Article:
Presentation on theme: "End of Life Care Education Case Scenario 1 End of Life Care Webinar MODULE 1."— Presentation transcript:
End of Life Care Education Case Scenario 1 End of Life Care Webinar MODULE 1
Case: A 78-year old male; good prior health; admitted with acute SDH; GCS 7 Started on mechanical ventilation peri-op. with expected wean by 2-4 days Poor response to Rx, no GCS Δ ; VAP; respiratory failure worsens; BP drops; kidney fails; antibiotic resistant infection; still very sick on day 12 F Doctor feels ongoing treatment is unlikely to help F Family friend who knows you requests cessation of all Rx
What is your outlook?
A Case for Limiting Treatment Death from serious illness is not inevitable; technology can save lives (!) Medical intervention is given to all patients, in order to save a few lives In situations where support is unlikely to benefit the patient: Offering ongoing treatment is deceit May strain limited societal resources
Decision Making: The Ethical Basis Autonomy – The patient’s decisions are supreme – The family as surrogate decision makers Beneficence Non-malficence – Do no harm; “ Primum non nocere” Justice – Individual vs. distributive
Ideal Approach to the Case: Agree to stop treatment after family (appropriate surrogates) consensus is established because you are professionally obliged not to continue non-beneficial treatments Ideal Ethically correct Physician takes responsibility Effective palliative measures can be administered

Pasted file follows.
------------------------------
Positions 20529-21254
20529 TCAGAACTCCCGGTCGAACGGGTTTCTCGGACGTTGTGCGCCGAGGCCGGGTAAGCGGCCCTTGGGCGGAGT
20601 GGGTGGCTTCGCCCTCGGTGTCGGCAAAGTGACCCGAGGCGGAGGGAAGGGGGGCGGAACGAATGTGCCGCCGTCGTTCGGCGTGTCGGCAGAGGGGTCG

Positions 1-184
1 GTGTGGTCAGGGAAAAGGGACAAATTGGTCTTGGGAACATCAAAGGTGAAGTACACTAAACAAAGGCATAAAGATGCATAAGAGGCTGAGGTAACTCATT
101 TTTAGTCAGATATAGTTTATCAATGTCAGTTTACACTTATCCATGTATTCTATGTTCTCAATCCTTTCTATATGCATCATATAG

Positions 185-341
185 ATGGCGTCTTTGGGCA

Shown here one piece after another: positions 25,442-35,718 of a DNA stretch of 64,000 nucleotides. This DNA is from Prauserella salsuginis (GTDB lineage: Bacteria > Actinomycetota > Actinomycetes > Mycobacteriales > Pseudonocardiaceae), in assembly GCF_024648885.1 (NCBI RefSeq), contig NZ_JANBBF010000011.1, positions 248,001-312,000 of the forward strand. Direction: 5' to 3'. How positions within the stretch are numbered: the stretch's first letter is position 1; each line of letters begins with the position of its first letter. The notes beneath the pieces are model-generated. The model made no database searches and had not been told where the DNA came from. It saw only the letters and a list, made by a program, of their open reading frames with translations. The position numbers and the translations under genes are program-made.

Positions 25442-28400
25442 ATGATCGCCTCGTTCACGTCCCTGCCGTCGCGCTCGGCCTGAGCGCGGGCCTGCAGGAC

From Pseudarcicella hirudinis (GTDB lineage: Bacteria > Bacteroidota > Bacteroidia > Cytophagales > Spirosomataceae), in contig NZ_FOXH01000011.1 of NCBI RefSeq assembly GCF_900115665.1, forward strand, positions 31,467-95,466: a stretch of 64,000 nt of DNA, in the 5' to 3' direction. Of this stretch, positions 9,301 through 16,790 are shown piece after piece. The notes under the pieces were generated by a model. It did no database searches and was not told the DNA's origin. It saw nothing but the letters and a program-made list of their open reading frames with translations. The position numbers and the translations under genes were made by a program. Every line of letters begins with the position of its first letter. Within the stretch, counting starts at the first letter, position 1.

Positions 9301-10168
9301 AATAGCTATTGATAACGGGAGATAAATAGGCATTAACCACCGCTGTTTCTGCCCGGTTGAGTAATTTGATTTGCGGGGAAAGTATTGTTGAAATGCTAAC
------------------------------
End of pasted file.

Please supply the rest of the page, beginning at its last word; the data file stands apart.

Misguided Alternative Approach 1: Refuse to stop treatment because you do believe that “euthanasia” is morally unacceptable Naïve justification Limiting therapy is ethical: Honest approach to failing Rx Minimizes patient discomfort Guarantees distributive justice Death is not an intended goal The morality of euthanasia?: Its goal is to end life
Euthanasia Opinions of Indian Doctors There is some confusion about the “intent” of treatment limitation: – 54% equated withholding therapy with “mercy killing” – 64% equated withdrawal with it Is euthanasia immoral? – 42% considered it a valid option in an advanced cancer scenario – We are unaware if these doctors would assist patients’ suicide
Self-Centered Approach 2: Refuse to limit life-support measures because you are concerned about the legal ramifications of withdrawal / withholding Self interest (fear of litigation) primary Cost of continued care may be high ? False promise Scope for abuse………
Approach 2: Does not help the “Public Image” of the Profession, does it?
Approach 3: Refuse to stop treatment; but ‘suggest’ the family “take the patient home” “against medical advice” The Ethics(?) of LAMA (Leaving “Against Medical Advice”): It is treatment withdrawal in an atmosphere of uncertainty (legal / social) Coercive (patient takes the ‘blame’) Paternalistic Provokes distrust of the profession Huge scope for abuse
Case B Mr. A, 65 yr old came with a pacemaker inserted 8 weeks ago in another hospital. He had fever and was found to have an infected pacemaker and lead. Started antibiotics and took out pacemaker and reinserted external pacemaker by Cardiologist Developed an RV puncture, took for surgery and an epicardial lead was inserted Could not wean off ventilator post op Transferred to MICU. During the next few days, found diaphragmatic paralysis (? External pacing) – removed and internal lead placed medial wall of RV No improvement in weaning – EMG / NCV – Critical Illness Polyneuropathy Tracheostomy done – prognosis explained to family; they want to go home; no more money for Rx; patients wants therapy discontinued. Clinical Ethics Committee meeting called
Case B - contd Clinical Ethics Committee decision : Continue all Rx, no additional cost Family went home as they could not stay on Psychiatric evaluation – Patient depressed, started antidepressants and psychotherapy, visits by layperson Continued Rx – next 6 weeks, gradually improved both physically and emotionally Weaned off at 8 weeks Transferred back to Cardiology